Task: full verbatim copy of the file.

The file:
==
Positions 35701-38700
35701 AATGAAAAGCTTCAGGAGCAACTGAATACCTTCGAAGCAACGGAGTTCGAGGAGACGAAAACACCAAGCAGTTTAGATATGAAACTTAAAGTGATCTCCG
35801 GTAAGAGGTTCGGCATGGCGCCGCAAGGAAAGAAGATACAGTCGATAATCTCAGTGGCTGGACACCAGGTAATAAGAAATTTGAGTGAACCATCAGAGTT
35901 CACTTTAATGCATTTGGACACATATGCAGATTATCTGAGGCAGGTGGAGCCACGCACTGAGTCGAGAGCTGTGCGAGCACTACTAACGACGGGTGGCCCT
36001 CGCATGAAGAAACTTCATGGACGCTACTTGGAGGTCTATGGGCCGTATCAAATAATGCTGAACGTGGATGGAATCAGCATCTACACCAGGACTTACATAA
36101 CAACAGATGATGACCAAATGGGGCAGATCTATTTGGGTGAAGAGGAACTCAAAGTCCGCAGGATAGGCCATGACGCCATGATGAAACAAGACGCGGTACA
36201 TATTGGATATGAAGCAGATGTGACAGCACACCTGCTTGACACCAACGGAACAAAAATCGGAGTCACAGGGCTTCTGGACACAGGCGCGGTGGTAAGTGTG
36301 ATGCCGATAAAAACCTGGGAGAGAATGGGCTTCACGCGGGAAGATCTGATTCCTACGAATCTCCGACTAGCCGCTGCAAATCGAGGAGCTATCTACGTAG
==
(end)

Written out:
Positions 35701-38700
35701 AATGAAAAGCTTCAGGAGCAACTGAATACCTTCGAAGCAACGGAGTTCGAGGAGACGAAAACACCAAGCAGTTTAGATATGAAACTTAAAGTGATCTCCG
35801 GTAAGAGGTTCGGCATGGCGCCGCAAGGAAAGAAGATACAGTCGATAATCTCAGTGGCTGGACACCAGGTAATAAGAAATTTGAGTGAACCATCAGAGTT
35901 CACTTTAATGCATTTGGACACATATGCAGATTATCTGAGGCAGGTGGAGCCACGCACTGAGTCGAGAGCTGTGCGAGCACTACTAACGACGGGTGGCCCT
36001 CGCATGAAGAAACTTCATGGACGCTACTTGGAGGTCTATGGGCCGTATCAAATAATGCTGAACGTGGATGGAATCAGCATCTACACCAGGACTTACATAA
36101 CAACAGATGATGACCAAATGGGGCAGATCTATTTGGGTGAAGAGGAACTCAAAGTCCGCAGGATAGGCCATGACGCCATGATGAAACAAGACGCGGTACA
36201 TATTGGATATGAAGCAGATGTGACAGCACACCTGCTTGACACCAACGGAACAAAAATCGGAGTCACAGGGCTTCTGGACACAGGCGCGGTGGTAAGTGTG
36301 ATGCCGATAAAAACCTGGGAGAGAATGGGCTTCACGCGGGAAGATCTGATTCCTACGAATCTCCGACTAGCCGCTGCAAATCGAGGAGCTATCTACGTAG